Monday, February 27, 2017

Be Your Own Biggest Fan

by Glenn Killey


How do you feel about yourself? Nope….tell the truth. Chances are that you are reading this alone and that there is no one to overhear you. Will you say it aloud for me? Are you your own biggest fan?

I walked into work today and the first person I saw was a good friend of mine. She has a lovely smile and a genuine, warm personality. She is a single mom, totally in love with her son, good at her job, and a pleasure to be around. I walked over to her and said good morning and that I thought her hair looked very nice today. I was not making this up or saying it just to make her feel good. I genuinely thought she looked nice and wanted to tell her. Compliments are important. Her response, however, broke my heart. She laughed and told me I was wrong. That her hair did not look good and that she needed to get it colored and cut. Her bias toward herself made it so that she could not even accept my compliment. In fact, it was so ingrained that she had to verbally reject my compliment.

I wish this was an isolated event. Unfortunately, I can give example after example, and it is not isolated to women. My assistant is a man. Well-dressed, quick-witted, caring and compassionate. And yet? Give him a compliment about the suit he is wearing, and his first response is that he cannot fit into any of his other suits and that he must lose weight. Why is his bias toward himself so strong that he cannot take a nice compliment and feel good about it?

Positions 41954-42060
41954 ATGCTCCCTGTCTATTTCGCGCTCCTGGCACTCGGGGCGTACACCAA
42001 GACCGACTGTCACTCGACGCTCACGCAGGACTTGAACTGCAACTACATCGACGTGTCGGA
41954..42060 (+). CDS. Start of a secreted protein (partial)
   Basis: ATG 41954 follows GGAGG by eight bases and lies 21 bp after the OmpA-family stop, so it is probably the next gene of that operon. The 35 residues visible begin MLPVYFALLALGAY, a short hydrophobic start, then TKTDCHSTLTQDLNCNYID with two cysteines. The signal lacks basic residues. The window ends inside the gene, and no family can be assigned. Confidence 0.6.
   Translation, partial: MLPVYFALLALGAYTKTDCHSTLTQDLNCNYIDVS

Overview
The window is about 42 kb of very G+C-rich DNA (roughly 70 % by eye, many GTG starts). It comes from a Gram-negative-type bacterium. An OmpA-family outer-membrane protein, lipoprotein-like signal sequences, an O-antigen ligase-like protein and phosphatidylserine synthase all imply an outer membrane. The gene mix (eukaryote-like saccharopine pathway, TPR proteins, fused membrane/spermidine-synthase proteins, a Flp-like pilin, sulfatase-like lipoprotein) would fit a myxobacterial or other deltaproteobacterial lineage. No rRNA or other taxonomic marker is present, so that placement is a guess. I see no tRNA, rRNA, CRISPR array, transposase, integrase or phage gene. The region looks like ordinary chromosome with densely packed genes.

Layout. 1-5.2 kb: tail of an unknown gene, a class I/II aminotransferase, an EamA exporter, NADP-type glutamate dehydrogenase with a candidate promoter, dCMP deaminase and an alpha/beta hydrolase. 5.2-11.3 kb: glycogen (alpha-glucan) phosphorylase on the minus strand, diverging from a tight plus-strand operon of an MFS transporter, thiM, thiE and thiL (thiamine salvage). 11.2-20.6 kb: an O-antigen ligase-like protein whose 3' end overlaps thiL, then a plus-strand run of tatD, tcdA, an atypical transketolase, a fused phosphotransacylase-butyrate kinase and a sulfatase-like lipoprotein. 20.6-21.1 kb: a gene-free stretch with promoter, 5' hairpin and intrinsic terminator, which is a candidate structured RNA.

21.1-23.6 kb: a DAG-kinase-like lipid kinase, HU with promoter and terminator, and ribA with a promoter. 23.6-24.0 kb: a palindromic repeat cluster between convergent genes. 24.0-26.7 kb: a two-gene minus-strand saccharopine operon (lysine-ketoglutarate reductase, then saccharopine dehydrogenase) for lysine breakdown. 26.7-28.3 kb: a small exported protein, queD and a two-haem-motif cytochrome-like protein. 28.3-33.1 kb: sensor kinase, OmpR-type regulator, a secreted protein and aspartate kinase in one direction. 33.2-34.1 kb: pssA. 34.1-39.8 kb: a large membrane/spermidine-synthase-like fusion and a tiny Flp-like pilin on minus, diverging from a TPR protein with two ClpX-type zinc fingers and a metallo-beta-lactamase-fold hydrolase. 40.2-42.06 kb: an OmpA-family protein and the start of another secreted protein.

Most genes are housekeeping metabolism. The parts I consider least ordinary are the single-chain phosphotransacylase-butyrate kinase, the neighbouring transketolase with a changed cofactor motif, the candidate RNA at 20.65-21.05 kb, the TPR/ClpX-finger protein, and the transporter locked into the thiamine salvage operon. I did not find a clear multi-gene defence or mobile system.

We, as a society, are quick to judge, quick to spot the negative and comment on it. We have gotten ugly in the way we speak to each other, the way we write, and especially in our television shows. Why do men want to watch other men in a cage trying to hurt each other? Why do women read magazines that tell them everything is wrong with the way they look, the size they are, and the style they choose? We will have to tackle society together, for the greater good, as a large goal. But what we first have to do is tackle the problem of our own self-esteem.

What do Kim Kardashian and Stephen Hawking have in common?

Why is Kim Kardashian famous? Why do millions follow her every move? She is pretty, but so are you. She is talented, but so are you. The difference is confidence. The world tells her that she is exceptional and she believes it, which gives her confidence, which allows her to do great things. Her self-bias is positive, not negative.

Stephen Hawking has faced severe physical challenges that most of us can never comprehend. So how did he transcend that to become the most famous scientist in our modern day? He did not listen to “You can’t”. He believes in himself. His self-bias is positive, not negative, which allows him to accomplish great things.
The single most important change you need to make is to recognize that these biases are your own.